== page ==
An ARTFul Interpretation of Orthopedics
The Gallery of ARTFul Medicine, Montefiore Medicine Hutchinson Metro Campus
Marianne R. Petit, artist
in collaboration with the Department of Orthopedics
Sponsored by the Fine Art Program and Collection at Montefiore Einstein
The Gallery of ARTFUl Medicine at Montefiore’s Hutchinson campus presents contemporary art within the unique context of a medical center. In its vision, exhibiting artists are “encouraged to interpret scientific and medical research and create works of art depicting issues of cultural, political, and technological significance.” As I toured the space last year with Jodi Moise, Director of the Fine Art Program and Collection at Montefiore Einstein, I noticed a sign for the Department of Orthopedics and Spine Center. I casually turned to Jodi and said, “Oh, that’s so interesting! I wore a backtrace for seven years when I was a kid” and she responded, “Do you want to work with them?” Surprised and excited, I said “yes!” not knowing what might happen.
What emerged was an extraordinary and close collaboration between myself, Marcie Cobelli, FNP and Director of Patient Education at the Montefiore Center for Joint Replacement Surgery, and Jodi Moise, Director of the Fine Art Program & Collection at Montefiore Einstein. The resulting exhibition, “An ARTFul Interpretation of Orthopedics,” highlights and explores the work of orthopedics, as told through the art of paper craft. The goal was to create an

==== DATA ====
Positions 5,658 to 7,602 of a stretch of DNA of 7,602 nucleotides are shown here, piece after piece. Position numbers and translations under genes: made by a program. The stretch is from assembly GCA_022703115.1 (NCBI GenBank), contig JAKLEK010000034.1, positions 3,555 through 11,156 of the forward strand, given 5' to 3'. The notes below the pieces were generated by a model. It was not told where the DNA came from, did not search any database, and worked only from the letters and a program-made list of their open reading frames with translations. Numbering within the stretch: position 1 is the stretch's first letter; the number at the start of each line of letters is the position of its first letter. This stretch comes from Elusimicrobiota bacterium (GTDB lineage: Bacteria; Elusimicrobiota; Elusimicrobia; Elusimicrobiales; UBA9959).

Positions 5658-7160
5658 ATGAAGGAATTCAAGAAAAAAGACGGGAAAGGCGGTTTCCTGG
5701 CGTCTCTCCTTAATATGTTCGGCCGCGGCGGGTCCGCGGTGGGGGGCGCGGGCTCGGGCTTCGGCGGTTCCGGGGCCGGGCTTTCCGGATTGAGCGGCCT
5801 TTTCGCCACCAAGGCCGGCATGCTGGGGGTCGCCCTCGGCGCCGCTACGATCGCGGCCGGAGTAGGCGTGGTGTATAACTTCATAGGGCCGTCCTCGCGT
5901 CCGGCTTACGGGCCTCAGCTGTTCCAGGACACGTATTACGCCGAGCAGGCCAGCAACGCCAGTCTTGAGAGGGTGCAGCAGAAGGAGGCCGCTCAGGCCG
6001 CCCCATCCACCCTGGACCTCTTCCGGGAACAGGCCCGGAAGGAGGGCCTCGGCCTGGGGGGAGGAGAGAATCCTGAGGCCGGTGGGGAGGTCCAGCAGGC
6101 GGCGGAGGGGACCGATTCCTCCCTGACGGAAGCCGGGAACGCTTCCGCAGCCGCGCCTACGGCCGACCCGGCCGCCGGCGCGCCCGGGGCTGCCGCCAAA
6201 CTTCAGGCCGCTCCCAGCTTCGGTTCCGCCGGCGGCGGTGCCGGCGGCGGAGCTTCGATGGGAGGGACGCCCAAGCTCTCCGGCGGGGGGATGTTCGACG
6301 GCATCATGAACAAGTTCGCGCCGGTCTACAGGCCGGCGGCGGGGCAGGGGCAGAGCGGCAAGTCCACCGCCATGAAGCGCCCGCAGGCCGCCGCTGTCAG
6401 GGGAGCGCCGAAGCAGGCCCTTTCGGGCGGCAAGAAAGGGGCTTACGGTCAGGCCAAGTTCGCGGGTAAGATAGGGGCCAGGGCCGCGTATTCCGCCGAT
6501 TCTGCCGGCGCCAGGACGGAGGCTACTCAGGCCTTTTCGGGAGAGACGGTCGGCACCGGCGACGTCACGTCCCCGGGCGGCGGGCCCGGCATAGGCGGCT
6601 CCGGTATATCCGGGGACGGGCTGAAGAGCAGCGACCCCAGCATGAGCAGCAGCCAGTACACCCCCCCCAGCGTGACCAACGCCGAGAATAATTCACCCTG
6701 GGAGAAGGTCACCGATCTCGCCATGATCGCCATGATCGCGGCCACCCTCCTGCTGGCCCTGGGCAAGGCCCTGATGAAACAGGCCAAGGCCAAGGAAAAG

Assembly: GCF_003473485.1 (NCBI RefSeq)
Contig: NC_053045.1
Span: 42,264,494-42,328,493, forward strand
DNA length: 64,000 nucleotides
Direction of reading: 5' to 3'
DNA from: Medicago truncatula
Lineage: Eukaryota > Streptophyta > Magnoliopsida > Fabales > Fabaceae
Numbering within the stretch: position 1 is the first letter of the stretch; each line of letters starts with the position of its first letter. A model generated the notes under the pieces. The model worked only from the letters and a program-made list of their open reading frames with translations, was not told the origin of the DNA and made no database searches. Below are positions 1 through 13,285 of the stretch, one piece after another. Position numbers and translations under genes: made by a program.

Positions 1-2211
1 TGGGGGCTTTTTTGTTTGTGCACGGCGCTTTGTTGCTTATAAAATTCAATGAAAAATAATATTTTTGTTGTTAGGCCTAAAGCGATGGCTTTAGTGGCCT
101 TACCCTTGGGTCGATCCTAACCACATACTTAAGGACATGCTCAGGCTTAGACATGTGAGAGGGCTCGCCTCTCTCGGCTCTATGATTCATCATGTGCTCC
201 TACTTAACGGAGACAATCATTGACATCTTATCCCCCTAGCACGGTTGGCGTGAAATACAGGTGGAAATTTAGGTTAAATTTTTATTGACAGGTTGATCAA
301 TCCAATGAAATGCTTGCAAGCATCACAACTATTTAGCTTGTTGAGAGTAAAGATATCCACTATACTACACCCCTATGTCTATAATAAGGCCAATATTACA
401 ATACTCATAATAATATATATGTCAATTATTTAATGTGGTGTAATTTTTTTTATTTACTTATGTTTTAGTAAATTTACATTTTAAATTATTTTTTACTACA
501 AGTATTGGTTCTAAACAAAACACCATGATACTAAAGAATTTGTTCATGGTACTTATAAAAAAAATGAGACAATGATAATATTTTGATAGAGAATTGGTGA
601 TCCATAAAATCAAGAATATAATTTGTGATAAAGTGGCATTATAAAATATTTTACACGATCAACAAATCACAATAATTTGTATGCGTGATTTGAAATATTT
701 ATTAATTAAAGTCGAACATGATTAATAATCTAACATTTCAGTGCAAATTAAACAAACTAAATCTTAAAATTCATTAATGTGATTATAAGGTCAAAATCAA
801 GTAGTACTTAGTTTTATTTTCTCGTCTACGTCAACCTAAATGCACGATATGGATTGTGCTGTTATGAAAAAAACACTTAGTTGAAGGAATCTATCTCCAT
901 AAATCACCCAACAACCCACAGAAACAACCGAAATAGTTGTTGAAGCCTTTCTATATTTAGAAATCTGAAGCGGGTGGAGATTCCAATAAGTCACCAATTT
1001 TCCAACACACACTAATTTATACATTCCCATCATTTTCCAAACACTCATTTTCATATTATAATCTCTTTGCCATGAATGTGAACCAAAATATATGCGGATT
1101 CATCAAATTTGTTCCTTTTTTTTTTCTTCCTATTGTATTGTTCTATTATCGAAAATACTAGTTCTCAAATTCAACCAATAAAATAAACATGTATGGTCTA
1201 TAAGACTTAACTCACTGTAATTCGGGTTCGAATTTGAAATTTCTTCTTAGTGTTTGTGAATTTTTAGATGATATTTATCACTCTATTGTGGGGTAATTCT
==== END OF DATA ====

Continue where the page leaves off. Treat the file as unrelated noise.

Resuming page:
informative but gentle self-guided visual journey through healing.
The body is represented through paper cuts. Here, visitors find the spine, shoulder, elbow, hand, hip, knee, ankle, and foot, as well as the bones of the arms and legs. Various interventions potentially encountered in one’s journey are represented through full-color pop-ups. These include implants, arthroscopic surgery, trauma procedures, orthopedic oncology, pediatric orthopedics, injections, radiofrequency ablation, physical therapy, and acupuncture. Additionally, physicians and caregivers donated personal items for inclusion in the exhibition. Among these objects are implants, braces, 3D prints and other teaching models, external fixators, rehabilitation equipment, and more. Finally, QR codes are located alongside the body and all treatments, taking visitors directly to educational and hospital resources.
The exhibition came together through countless conversations with caregivers. They generously shared their expertise and experiences to help shape and form the content of the exhibition. In the end, we decided to also include everyone in the exhibit through video messages captured via Zoom. All of this, again, was navigated through my partnership with Marcie and Jodi. As an artist, I’ve always enjoyed the process of collaboration and the surprising outcomes that might not otherwise occur. This particular collaboration took me down an extraordinarily educational and creatively expansive path I never could have envisioned. I am both grateful for it and changed by it. It is satisfying to have had the opportunity to create a large aesthetic and narrative experience, in a heavily trafficked area, that might be helpful to someone in their health journey. As Jodi Moise states “Art is a powerful tool that can help patients and families through challenging circumstances. The Art Program’s mission, in support of this, is to transform cold and clinical spaces into uplifting and soothing environments. We believe at Montefiore Medicine that art humanizes the patient experience.” I encourage artists to envision a role in that mission and hope that our collaborative process may serve as a model for others.